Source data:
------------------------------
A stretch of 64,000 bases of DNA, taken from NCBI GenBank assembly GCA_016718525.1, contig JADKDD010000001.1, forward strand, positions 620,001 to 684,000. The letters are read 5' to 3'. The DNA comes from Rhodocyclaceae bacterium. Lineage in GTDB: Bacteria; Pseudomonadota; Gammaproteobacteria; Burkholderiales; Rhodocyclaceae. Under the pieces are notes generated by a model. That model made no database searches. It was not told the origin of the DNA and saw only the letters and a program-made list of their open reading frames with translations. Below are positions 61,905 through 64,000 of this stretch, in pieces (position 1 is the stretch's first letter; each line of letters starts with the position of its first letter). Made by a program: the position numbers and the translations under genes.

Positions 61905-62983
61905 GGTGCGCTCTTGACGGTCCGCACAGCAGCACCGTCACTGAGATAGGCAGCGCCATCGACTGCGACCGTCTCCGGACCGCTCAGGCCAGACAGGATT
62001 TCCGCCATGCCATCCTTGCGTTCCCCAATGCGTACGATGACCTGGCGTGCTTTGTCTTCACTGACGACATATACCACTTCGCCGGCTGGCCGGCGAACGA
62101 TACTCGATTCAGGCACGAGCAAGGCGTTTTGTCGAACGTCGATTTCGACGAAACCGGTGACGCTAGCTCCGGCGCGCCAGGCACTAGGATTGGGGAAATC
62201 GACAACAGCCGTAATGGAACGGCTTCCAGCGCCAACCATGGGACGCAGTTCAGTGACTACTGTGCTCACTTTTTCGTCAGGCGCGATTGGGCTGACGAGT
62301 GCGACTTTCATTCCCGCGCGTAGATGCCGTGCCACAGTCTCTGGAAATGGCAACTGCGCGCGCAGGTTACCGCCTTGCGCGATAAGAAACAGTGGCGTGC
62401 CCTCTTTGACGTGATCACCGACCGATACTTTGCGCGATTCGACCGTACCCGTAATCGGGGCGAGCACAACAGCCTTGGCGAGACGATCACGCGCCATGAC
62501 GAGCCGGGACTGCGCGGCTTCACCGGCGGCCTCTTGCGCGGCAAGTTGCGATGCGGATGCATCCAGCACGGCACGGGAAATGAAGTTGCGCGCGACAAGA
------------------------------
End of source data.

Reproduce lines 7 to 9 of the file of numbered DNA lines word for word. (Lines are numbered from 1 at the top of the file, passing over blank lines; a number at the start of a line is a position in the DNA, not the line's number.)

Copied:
62301 GCGACTTTCATTCCCGCGCGTAGATGCCGTGCCACAGTCTCTGGAAATGGCAACTGCGCGCGCAGGTTACCGCCTTGCGCGATAAGAAACAGTGGCGTGC
62401 CCTCTTTGACGTGATCACCGACCGATACTTTGCGCGATTCGACCGTACCCGTAATCGGGGCGAGCACAACAGCCTTGGCGAGACGATCACGCGCCATGAC
62501 GAGCCGGGACTGCGCGGCTTCACCGGCGGCCTCTTGCGCGGCAAGTTGCGATGCGGATGCATCCAGCACGGCACGGGAAATGAAGTTGCGCGCGACAAGA